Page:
Forty-one more people have died from Covid-19 in Ireland and 832 new cases of the deadly disease have been confirmed.
There have now been 406 Covid-19 related deaths in Ireland.
Of the latest 41 people who passed away, 36 deaths were located in the east, four in the west, one in the south of the country.
The median age of today’s reported deaths is 85 and 31 people were reported as having underlying health conditions.
Of the 832 new confirmed cases, 548 were confirmed by Irish laboratories and an additional 284 confirmed cases of Covid-19 were confirmed by a laboratory in Germany.
With the latest figures from Germany included, there are now a total of 11,479 confirmed cases in Ireland, with 780 cases (8%) in Cork.
As of midnight last night, 90,646 tests have been carried out.
Of these tests, 62,952 have been completed in Irish laboratories and 27,694 completed in a laboratory in Germany.
Over the past week, 20,468 tests were carried out in Irish laboratories and of these 4,233 were positive, giving a positivity rate of 21%.
Chair of NPHET’s Expert Advisory Group Dr Cillian De Gascun said; “Having come through a challenging few weeks, we have significantly strengthened testing capacity and will continue to do so over the coming week, to put us in a very strong position to identify and suppress the virus.”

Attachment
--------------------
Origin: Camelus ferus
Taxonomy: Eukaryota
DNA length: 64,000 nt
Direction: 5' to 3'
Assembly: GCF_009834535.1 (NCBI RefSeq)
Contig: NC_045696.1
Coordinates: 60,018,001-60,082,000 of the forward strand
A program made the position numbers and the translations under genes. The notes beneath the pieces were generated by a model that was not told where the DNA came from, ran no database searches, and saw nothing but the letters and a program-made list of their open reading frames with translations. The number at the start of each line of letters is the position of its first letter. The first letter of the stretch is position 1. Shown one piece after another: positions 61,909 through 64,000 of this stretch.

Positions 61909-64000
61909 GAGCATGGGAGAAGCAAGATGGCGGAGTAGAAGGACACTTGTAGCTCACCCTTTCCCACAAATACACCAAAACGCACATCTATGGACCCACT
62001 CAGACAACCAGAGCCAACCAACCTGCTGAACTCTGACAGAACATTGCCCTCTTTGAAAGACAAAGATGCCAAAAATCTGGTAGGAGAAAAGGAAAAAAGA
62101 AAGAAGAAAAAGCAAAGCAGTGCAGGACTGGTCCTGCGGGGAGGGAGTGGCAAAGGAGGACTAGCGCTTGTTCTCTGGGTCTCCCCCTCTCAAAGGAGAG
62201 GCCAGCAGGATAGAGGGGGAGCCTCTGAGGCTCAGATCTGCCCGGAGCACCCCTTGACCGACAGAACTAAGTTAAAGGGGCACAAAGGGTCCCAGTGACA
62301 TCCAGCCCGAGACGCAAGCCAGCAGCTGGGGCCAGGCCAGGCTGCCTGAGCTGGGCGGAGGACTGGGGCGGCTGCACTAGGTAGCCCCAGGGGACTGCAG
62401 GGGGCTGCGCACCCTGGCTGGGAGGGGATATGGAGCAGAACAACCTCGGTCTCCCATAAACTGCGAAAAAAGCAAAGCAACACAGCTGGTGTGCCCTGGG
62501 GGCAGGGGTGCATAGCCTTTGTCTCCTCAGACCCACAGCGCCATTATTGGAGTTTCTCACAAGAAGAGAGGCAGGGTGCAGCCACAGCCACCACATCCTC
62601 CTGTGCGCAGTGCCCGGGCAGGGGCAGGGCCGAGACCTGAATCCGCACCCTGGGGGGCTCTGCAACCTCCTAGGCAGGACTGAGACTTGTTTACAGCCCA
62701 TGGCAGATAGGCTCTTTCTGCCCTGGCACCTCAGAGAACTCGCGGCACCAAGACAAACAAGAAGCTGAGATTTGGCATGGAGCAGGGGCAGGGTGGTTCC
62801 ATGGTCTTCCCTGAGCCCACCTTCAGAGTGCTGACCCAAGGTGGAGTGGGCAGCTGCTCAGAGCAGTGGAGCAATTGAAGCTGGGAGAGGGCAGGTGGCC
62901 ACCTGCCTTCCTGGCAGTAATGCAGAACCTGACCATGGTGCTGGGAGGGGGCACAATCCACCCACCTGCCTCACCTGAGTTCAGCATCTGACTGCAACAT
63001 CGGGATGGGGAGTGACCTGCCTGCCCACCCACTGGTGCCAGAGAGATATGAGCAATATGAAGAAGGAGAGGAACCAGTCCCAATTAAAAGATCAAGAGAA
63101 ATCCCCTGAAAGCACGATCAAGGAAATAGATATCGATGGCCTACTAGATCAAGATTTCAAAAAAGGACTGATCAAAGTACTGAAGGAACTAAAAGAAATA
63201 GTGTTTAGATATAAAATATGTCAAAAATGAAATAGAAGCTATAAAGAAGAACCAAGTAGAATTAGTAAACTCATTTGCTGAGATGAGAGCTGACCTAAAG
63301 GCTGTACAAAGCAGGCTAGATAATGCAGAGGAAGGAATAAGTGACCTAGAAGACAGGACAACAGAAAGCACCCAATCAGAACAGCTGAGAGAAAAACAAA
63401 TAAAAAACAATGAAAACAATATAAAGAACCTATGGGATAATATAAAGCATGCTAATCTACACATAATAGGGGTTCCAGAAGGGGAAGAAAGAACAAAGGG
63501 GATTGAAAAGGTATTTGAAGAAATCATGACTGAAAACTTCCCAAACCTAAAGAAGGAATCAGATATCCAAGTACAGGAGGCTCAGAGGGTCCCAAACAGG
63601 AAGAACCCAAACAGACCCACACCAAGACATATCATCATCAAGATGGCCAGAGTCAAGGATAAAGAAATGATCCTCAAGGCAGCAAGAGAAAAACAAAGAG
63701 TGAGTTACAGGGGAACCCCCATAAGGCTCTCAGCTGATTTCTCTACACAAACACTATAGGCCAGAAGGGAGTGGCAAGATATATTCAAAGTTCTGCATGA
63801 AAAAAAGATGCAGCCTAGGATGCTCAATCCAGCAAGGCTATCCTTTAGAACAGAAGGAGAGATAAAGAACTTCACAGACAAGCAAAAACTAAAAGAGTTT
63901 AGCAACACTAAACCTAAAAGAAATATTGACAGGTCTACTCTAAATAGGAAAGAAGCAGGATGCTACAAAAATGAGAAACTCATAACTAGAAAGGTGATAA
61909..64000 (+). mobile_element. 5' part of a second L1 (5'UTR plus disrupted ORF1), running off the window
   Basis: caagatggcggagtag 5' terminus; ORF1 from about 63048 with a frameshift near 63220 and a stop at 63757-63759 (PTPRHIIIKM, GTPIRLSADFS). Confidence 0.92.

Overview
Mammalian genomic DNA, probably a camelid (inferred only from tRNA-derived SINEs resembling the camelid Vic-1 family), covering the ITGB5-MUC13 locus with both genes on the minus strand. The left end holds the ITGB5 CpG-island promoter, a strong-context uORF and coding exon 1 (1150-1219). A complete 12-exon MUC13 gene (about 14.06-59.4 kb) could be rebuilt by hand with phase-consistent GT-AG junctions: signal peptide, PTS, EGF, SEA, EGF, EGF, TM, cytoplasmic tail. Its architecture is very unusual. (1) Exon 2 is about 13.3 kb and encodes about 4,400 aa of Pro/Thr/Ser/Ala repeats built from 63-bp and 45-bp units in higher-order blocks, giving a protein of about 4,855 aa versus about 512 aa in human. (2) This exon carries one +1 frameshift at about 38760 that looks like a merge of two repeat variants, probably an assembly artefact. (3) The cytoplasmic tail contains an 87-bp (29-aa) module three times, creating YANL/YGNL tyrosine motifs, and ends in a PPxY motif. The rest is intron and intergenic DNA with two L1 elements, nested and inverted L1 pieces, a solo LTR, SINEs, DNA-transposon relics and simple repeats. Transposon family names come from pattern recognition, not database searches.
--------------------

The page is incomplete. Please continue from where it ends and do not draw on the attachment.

Today’s data from the HPSC reveals the median age of confirmed cases is 48 years.
54% are female and 45% are male, with 408 clusters involving 1,999 cases.
1,903 cases (18%) have been hospitalised.
Of those hospitalised, 275 cases have been admitted to ICU.
2,707 cases are associated with healthcare workers.
Dublin has the highest number of cases at 5,438 (52% of all cases) followed by Cork with 780 cases (8%).
Department of Health Chief Medical Officer Dr Tony Holohan said: “We remain concerned about the prevalence of Covid-19 in nursing homes and residential care settings.
“The National Public Health Emergency Team is monitoring developments in these facilities and continues to advance supports and actions where needed.
“From the beginning, we have been aware that vulnerable groups, including the elderly, are at greater risk from this virus. These groups will continue to be our priority.”
HSE’s Chief Clinical Officer, Dr Colm Henry, said; “We are not seeing a significant increase in the number of Covid-19 positive cases in our hospitals or our ICU’s over the last number of days, and that is down to the efforts of every individual who has followed advice to stay apart and slow the spread of the virus.
"To everyone playing their part, the health service is grateful.”